Guest post by Taunton Paine, MA, Director of the Division of Scientific Data Sharing Policy, NIH Office of Science Policy
Behind the NIH Genomic Data Sharing Policy
In November 2021, NIH published a request for information seeking public input on the future of the NIH Genomic Data Sharing (GDS) Policy. Originally published in 2014, the NIH GDS Policy expanded and refined an existing framework for the broad and responsible sharing of genomic research data originally created for genome-wide association studies. Since this policy framework was first implemented, NIH has accepted data from more than 1,200 studies in the NIH database of Genotypes and Phenotypes (dbGaP) hosted by NLM and facilitated more than 64,000 additional research uses. Many more studies involving non-human data and human data with study participant consent for full public access have been shared as a result of the GDS Policy through a variety of additional NIH repositories, such as GenBank and the Sequence Read Archive, which are also hosted by NLM.
While the GDS Policy has been remarkably successful at spurring the timely, productive, and secure sharing of genomic data, NIH has devoted substantial effort to maintaining the relevance of this framework by issuing updates as needed. NIH has provided substantial guidance to account for trends in science, technology, and society. For example, the policy and related guidance evolved to accommodate a growing shift toward cloud computing in genomic research.
Evolving Priorities: Help Us Shape the Future of Genomic Data Sharing
In October 2020, NIH issued the Final NIH Policy for Data Management and Sharing. The final policy will be effective on January 25, 2023. To better align the GDS and the NIH Policy for Data Management and Sharing policies, NIH is soliciting input about proposed changes to the GDS policy. Described below are some of the key proposed issues for which NIH is seeking comment in the request for information.
The use of genomic data in research continues to evolve. Specifically, there is growing interest in the use of human data elements that might be considered identifiable, which cannot currently be submitted to NIH genomic data repositories, and in the ability to match participants’ data across repositories or with data from other sources. The request for information seeks comment on whether NIH should permit these activities, and if so, what additional protections may be necessary.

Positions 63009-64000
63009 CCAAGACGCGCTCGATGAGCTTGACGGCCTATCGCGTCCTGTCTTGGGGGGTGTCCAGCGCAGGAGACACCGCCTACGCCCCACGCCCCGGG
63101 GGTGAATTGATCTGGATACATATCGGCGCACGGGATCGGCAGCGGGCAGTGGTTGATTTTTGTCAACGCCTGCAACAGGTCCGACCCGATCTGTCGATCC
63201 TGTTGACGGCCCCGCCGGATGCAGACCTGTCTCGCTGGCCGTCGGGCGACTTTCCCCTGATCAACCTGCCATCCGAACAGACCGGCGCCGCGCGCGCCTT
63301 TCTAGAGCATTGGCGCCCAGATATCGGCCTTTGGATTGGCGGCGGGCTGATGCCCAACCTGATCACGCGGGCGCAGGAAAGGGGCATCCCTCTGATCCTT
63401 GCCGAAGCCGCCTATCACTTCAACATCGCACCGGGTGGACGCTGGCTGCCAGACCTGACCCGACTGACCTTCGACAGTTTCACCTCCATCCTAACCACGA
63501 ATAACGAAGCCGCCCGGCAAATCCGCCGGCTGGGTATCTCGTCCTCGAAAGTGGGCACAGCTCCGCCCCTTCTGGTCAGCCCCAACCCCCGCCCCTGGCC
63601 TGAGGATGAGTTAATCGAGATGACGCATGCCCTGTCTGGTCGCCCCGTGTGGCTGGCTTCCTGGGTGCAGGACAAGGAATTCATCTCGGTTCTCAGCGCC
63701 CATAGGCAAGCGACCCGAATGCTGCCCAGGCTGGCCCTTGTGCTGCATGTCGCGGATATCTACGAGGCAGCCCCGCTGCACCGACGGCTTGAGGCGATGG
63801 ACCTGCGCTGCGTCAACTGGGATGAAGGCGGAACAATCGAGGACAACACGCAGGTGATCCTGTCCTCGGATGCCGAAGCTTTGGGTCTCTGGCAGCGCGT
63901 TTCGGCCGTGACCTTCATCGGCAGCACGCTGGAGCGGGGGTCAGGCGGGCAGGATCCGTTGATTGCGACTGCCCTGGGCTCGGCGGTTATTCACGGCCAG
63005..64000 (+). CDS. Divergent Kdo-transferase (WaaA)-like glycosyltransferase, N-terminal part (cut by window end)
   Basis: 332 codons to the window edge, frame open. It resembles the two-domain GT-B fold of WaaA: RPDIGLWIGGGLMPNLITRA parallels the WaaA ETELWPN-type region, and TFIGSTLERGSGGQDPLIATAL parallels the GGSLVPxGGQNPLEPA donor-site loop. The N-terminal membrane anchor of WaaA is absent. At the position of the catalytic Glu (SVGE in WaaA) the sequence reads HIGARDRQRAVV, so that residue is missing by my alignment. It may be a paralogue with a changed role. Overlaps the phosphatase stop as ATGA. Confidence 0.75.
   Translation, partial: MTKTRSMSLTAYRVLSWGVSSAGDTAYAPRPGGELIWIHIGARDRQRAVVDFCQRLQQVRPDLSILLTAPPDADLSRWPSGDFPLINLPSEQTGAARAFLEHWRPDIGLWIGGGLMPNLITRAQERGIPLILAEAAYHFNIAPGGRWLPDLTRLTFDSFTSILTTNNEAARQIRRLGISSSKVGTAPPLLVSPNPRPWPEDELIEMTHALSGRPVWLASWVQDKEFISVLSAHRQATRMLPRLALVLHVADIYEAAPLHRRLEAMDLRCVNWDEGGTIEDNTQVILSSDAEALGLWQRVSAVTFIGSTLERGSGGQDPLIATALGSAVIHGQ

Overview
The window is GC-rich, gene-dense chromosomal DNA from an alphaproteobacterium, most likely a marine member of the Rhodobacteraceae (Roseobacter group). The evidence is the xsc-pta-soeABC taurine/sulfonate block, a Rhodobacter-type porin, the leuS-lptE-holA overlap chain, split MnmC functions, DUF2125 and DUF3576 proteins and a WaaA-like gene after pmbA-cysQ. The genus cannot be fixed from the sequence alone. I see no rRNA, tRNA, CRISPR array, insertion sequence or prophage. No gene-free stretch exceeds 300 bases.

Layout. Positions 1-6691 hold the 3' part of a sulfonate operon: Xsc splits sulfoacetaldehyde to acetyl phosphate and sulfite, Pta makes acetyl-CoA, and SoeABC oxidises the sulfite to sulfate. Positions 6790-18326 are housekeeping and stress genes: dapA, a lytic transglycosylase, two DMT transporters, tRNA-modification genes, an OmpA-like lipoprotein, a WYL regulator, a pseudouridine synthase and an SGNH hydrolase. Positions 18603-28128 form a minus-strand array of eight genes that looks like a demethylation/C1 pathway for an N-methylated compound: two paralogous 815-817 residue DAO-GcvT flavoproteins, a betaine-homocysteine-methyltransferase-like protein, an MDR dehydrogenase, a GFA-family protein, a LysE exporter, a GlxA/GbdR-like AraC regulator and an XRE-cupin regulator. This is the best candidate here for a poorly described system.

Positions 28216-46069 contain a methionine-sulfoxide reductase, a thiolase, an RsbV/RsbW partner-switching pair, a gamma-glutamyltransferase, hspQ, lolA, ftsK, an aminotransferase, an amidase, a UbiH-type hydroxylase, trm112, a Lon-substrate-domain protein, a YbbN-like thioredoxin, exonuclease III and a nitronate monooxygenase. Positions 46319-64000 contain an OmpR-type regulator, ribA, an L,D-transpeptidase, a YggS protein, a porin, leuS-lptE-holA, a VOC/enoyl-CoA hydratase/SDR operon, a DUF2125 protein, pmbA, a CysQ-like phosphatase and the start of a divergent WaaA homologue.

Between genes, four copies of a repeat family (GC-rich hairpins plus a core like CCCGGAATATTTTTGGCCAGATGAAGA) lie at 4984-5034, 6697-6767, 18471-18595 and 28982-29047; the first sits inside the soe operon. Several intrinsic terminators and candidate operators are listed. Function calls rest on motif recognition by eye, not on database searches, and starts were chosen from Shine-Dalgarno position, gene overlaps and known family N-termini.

To reduce the technical burden of analyzing genomic data, NIH has developed additional resources for storing, sharing and analyzing human genomic data in addition to dbGaP, resulting in an increasingly federated landscape of platforms and repositories hosted by NIH and awardee institutions. To ensure consistency of operations and protections, NIH is proposing core principles for NIH-supported genomic data repositories and platforms.
NIH frequently receives questions about other types of high-dimensional “omics” data, such as microbiomic or proteomic data, which describes new and comprehensive approaches for analyzing molecular profiles of humans and other organisms. In some cases, non-genomic data types may pose similar risks of re-identification as large-scale genomic data but may not be subject to the GDS Policy in all scenarios. Furthermore, the GDS Policy may not apply even when genomic data are generated in some scenarios, such as for very small studies. As a longer-term consideration, NIH is soliciting views on whether the more specific sharing expectations of the GDS Policy or the protective framework it offers should be adjusted to account for these other data types or scenarios.
We are Listening!
We are working to ensure that the framework established by the GDS Policy keeps pace with the needs of the research enterprise, research participants, and the patients it is ultimately intended to benefit. This RFI may result in updates to the GDS Policy, related guidance, or implementation. That’s why we’re asking you, the community, for your input. Please visit the request for information page today; comments are due by February 28. We look forward to hearing your input and appreciate your efforts!
Taunton Paine, MA is the Director of the Scientific Data Sharing Policy Division in the Office of Science Policy at the NIH. Taunton has been with the Office of Science Policy since 2011. His division is responsible for issues relating to data sharing policy, including issuance of the recent NIH Data Management and Sharing Policy, oversight of the NIH Genomic Data Sharing Policy, and management of the Data Science Policy Council. He holds a dual master’s degree from Columbia University and the London School of Economics and Political Science where he studied the history of international relations